Fens are biologically diverse wetlands fed by cold groundwater that may buffer these ecosystems from climate change. Cold groundwater discharge is the principal driver for the persistence of disjunct boreal and alpine plant species in temperate zone fens. In addition to relict boreal populations, fens in the northeastern U.S. support disproportionate numbers of rare plant and animal species, some of which likely are vulnerable to changes in climate. Considerable financial resources have been utilized to prioritize areas and species of high conservation concern in fens; however, limited resources have been allocated to evaluate the susceptibility of these ecosystems to climate change. Fens are highly variable in their size, landscape context, extent to which groundwater is discharged, and water chemistry. Given this variability, not all fens will respond equally to climate change.

Project Title: Climatic buffering in temperate zone fens, will rare wetland plant communities persist within a changing regional climate?

We are implementing a multifaceted approach to better understand environmental and species responses within to climate change. The overall goals of this research are to understand if fine scale climatic refugia will persist within fens, and to identify climatic vulnerability of wetlands to inform conservation efforts. We are using a combination of dendrochronology, modeling, and field studies to:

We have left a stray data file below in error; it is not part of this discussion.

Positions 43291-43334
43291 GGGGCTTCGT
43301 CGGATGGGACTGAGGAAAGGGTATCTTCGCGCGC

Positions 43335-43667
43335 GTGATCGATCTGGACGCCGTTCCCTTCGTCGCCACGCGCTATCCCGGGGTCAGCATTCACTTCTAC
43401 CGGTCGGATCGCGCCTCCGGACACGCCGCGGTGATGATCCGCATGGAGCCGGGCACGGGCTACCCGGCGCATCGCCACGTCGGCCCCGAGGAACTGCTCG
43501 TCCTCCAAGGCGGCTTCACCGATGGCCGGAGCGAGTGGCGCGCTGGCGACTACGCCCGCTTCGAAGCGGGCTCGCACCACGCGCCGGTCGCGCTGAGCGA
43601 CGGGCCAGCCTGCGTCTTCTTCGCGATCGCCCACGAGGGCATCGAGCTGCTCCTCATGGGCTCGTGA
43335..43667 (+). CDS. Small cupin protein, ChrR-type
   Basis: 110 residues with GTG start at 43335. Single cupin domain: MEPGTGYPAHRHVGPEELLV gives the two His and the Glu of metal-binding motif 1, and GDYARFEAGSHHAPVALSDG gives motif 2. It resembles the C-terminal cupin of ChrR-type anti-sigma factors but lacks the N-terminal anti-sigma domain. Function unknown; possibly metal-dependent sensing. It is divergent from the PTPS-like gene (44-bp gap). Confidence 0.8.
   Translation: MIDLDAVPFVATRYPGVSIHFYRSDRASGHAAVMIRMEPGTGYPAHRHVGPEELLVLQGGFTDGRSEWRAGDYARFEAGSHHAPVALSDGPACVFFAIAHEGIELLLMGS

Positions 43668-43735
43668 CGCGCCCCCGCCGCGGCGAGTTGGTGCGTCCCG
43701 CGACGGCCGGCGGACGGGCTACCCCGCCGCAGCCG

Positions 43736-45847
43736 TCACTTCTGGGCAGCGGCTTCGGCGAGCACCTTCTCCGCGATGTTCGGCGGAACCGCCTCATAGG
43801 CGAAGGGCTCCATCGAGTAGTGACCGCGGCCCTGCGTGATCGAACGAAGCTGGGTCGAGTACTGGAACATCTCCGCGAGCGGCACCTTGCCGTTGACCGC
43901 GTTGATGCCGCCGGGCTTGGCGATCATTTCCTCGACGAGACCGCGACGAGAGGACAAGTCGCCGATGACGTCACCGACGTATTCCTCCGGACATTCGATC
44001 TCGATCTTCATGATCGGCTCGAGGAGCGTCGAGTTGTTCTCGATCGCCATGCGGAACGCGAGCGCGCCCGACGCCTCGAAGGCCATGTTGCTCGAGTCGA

1. Reveal differences in the growth response of Pinus strobus (eastern white pine) and Abies balsamea (balsam fir) in fen and adjacent upland settings.
  2. Describe the environmental gradients influencing the distribution of disjunct and southern range margin boreal and alpine plant species within fens.
  3. Describe the susceptibility of high conservation priority wetlands to climate change along a groundwater linkage gradient.

Location: Throughout New York State, USA

Timeline: 2008-2013

Field participants:
SUNY-ESF: Patrick A. Raney (Ph.D. Student), Andrew McCadden (intern), David Pomeranz (volunteer)

Principal Investigators:
Patrick A. Raney and Donald J. Leopold, SUNY-ESF

National Geographic Young Explorers Program, Edna Bailey Sussman Foundation

Patrick Raney, Ph.D. Student, Conservation Biology
401 Illick Hall, 1 Forestry Drive
SUNY College of Environmental Science and Forestry
Syracuse, New York
Phone: 315-470-4283, email: paraney@syr.edu